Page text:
Monday, March 30, 2015


Wednesday, November 24, 2010
AP PHOTO/LARRY CROWE By using pumpkin puree in these Double Pumpkin Dinner Rolls, they are kept moist and are wonderfully rich.

Adding squash or pumpkin to a dinner roll produces a bread that is soft, slightly sweet and wonderfully rich.

It also helps keep the rolls moist, making it easier to bake them ahead without worrying they will dry out.

This recipe uses canned pumpkin for ease and pumpkin seeds (also called pepitas) for a nutty-toasty crunch. Canned squash also could be used.

These rolls are just as delicious served at room temperature, but if you'd like to reheat them, cover the pan with foil and pop them in the oven for 10 minutes.

Double PumpkinDinner Rolls

Wednesday, November 24, 2010

Q: When cooking for our large family on Thanksgiving, it's difficult getting all the food ready and having everything fresh and hot. Timing is an issue. Any pointers?

A: There are a few ways to make sure everything you have is up to temperature the first, and big, one is to have a game plan for the days leading up to Thanksgiving.

Friday, November 19, 2010
PRNewsFoto/Foster Farms Foster Farms Turkey Helpline experts answer your turkey cooking questions at (800) 255-7227. Operators will be on-call 24 hours a day, seven days a week during Nov. 17-29, including Thanksgiving Day.

Need to talk turkey? Baffled by Brussels sprouts? Sure, you could go old school and call a 1-800 holiday helpline. But these days, cooks are finding inspiration, or salvation as the case may be, online.

From smart phone apps that put together your grocery lists to Twitter sessions that answer your pressing pumpkin questions, traditional sources of holiday help are transforming to meet the demands of a digital age.

"People are just going online more and more to get their Thanksgiving questions answered," says Angela Moore, vice president of

Wednesday, November 17, 2010

With just one week left until Thanksgiving, it's time to create a shopping and savings plan. If you'll be cooking a big meal this year, you're probably dreading next week already all of that cooking, prep work, and the cost of feeding a larger crowd.

Fortunately, being in charge of Thanksgiving doesn't have to be a big headache or a huge expense. Start planning now.

The turkey

Wednesday, November 17, 2010
This July 2, 2010 photo shows pumpkin bee sting pie. It's not Thanksgiving without pumpkin pie and this pie with its crunchy topping will be a memorable one. (AP Photo/Larry Crowe)

Simply put – it isn't Thanksgiving without pumpkin pie.

But that doesn't mean you can't vary from the side-of-the-can recipe. This version is inspired by bee sting cake from Germany (called bienenstich), which has a crunchy honey and almond topping. Pumpkin bee sting pie starts with a honey-sweetened filling. It's baked until the filling is set, then topped with a honey-almond-coconut mixture, then popped back into the oven and baked until the topping is crispy and golden. The result is a crunchy, creamy, spiced dessert worthy of a second slice.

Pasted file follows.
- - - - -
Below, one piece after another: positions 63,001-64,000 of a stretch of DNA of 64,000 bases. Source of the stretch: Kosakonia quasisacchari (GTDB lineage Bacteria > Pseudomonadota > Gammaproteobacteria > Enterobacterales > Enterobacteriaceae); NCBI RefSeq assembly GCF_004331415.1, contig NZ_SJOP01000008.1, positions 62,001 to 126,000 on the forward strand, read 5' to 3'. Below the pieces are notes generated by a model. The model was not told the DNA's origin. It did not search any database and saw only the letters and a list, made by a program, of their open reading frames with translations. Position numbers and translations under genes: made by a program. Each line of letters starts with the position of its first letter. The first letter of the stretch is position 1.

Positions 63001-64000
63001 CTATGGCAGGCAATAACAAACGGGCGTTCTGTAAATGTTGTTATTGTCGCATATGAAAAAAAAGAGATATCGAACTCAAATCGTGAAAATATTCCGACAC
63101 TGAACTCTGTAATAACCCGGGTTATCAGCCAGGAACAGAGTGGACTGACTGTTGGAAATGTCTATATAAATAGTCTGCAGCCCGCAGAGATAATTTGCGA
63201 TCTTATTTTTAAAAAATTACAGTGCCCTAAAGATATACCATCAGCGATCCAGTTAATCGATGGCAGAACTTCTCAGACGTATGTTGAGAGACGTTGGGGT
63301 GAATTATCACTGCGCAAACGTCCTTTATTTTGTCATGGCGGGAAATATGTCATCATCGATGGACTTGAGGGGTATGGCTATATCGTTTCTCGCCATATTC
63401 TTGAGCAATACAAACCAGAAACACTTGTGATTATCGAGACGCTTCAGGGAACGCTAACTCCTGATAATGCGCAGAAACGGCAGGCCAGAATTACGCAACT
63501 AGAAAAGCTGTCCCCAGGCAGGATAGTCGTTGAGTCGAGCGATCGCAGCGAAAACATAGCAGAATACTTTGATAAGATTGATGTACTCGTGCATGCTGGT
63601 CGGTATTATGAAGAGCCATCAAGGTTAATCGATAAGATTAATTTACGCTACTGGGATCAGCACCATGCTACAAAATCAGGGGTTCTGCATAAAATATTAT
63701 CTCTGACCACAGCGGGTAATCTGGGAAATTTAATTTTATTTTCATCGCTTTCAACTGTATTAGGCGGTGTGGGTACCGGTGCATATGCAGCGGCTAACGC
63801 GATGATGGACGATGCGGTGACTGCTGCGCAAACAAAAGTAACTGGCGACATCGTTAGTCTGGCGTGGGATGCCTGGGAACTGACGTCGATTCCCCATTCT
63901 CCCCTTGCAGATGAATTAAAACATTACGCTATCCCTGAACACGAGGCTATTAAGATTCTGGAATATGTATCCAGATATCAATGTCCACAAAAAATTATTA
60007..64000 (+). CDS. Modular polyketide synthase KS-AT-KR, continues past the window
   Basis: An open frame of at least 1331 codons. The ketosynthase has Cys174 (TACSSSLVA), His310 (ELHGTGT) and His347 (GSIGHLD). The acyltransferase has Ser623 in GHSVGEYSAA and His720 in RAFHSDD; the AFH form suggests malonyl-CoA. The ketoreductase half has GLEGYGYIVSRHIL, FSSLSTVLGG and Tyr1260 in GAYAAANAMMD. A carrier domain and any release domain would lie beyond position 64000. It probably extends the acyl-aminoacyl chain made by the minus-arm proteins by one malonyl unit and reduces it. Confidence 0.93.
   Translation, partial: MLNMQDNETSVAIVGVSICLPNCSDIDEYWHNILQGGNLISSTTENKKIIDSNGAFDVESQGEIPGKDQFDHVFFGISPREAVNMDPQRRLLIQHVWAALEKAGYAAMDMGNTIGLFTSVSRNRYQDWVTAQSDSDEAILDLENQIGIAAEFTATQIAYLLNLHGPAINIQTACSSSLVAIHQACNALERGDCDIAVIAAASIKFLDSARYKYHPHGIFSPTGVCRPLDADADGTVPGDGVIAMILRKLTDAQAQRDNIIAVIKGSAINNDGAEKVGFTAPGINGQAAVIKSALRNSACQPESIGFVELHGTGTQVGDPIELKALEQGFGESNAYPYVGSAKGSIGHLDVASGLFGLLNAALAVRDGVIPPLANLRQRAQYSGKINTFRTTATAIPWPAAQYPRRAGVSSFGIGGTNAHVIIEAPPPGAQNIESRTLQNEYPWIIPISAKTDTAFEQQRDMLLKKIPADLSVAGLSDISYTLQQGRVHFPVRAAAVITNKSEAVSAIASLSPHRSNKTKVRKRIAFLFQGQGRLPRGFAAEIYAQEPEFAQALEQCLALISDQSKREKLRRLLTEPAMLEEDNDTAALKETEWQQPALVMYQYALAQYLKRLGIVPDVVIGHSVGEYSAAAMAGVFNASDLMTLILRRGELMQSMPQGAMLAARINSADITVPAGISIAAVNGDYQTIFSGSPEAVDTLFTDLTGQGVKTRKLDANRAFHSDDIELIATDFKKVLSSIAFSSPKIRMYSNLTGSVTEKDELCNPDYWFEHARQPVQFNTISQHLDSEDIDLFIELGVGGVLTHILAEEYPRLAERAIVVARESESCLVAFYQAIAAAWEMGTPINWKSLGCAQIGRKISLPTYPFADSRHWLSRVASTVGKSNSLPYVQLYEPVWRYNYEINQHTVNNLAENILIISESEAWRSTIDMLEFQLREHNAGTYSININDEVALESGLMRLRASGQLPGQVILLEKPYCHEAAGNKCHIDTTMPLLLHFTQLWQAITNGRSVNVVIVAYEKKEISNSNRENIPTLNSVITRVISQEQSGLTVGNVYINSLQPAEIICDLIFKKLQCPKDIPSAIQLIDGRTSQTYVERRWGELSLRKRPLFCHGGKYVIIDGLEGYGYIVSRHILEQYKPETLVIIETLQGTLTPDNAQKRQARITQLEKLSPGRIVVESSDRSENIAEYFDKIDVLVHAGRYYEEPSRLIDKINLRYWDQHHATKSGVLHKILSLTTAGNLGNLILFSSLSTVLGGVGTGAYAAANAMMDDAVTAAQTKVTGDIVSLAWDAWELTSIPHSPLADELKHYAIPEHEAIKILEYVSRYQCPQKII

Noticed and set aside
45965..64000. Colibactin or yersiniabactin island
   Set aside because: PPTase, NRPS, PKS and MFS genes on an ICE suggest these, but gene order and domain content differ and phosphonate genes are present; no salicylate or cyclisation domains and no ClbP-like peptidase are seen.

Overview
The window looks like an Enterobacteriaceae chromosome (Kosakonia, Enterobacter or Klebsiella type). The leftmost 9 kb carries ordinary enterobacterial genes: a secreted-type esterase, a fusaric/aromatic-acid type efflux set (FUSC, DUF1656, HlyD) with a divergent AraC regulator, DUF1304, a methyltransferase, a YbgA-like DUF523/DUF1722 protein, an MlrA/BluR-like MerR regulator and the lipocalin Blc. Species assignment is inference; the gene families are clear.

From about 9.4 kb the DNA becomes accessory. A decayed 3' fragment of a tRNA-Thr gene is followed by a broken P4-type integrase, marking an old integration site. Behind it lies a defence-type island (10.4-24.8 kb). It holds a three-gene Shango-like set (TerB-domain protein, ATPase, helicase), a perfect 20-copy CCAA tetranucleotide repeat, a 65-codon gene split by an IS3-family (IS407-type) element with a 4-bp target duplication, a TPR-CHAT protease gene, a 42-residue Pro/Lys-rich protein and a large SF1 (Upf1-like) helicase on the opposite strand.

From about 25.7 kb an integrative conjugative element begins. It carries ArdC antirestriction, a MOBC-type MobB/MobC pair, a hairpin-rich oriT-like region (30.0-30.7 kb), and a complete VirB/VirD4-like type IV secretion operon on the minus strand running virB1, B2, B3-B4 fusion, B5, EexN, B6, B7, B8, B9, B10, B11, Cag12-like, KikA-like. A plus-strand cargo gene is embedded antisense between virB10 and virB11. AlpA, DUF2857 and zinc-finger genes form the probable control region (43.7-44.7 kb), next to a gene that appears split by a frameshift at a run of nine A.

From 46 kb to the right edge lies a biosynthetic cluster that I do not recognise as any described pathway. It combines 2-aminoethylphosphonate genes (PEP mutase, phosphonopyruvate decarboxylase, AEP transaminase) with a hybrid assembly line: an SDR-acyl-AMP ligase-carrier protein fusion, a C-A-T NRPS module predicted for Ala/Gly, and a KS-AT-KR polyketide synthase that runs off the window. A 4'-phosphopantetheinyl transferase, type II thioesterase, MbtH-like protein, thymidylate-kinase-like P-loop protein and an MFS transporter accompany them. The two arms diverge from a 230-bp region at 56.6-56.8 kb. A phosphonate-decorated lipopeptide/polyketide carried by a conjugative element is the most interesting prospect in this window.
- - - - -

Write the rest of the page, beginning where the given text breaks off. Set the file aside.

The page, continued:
Pumpkin BeeSting Pie

Wednesday, November 17, 2010
This Oct. 19, 2010 photo shows herbed monkey bread. Thanks to using frozen white bread dough this recipe can be made by anyone in no time flat. (AP Photo/Larry Crowe)

Even if you don't have the time (or know-how) to make bread from scratch, you still can bake up delicious Thanksgiving dinner rolls.

This savory monkey bread uses frozen white bread dough that is shaped into small balls, dunked in butter, herbs and cheese, then mounded into a pan and baked. The result is deliciously easy. So easy, in fact, it's a good project for the kids while you focus on the bird and more complicated sides.

Wednesday, November 17, 2010
AP PHOTOs/LARRY CROWE The flavors of the season are front and center in this recipe for Maple-cider glazed turkey with gravy and apple-onion stuffing.

The goal here was a deliciously moist roasted Thanksgiving turkey with tons of autumnal flavor.

So we started with that most classic of fall beverages – apple cider. But to get the greatest flavor from it, we decided to boil it down until we had reduced 8 cups to just 4, thereby concentrating the sweet-tart flavors. That reduction is used as both a glaze for the turkey as well as to flavor the stuffing and gravy.

Wednesday, November 17, 2010
This Oct. 12, 2010 photo shows creamy bacon and scallion mashed potatoes. With some of the favorite toppings of a baked potato this recipe may not win any health awards but for the once a year Thanksgiving feast the taste is worth it. (AP Photo/Larry Crowe)

Since Thanksgiving is no time for sacrifice, I decided to amplify the flavor – and, consequently, the fat – of one of the meal's most critical sides.

And so I took a basic mashed potato and added some of the most popular baked potato toppings, bacon and scallions. I also considered whipping a bit of sour cream into the mix, but feared it would be too, well, sour. So I opted for an 8-ounce block of cream cheese.

The result is a delicious, creamy mashed potato with enough flavor to truly shine on an otherwise crowded table of sides.

Wednesday, November 3, 2010

It's fall, and you know what that means cold and flu season.

I felt my first cold of the season coming on a few days ago, so I did what any reasonable person would do I took a chicken out of the freezer, roasted it for dinner, and made chicken soup with the leftovers.

Wednesday, November 3, 2010

Chances are you know linguine goes with clam sauce and fettuccine loves Alfredo. But which pasta pairs with pesto? Or a hefty carbonara?

"Pasta has evolved over many hundreds of years in Italy and it's taken a long time for them to work out what tastes best," says British chef Jacob Kenedy, co-author with graphic designer Caz Hildebrand of "The Geometry of Pasta" (Quirk Books, 2010). Together they are advocates of a simple truth: pasta and sauce, correctly paired, yield a sublime experience.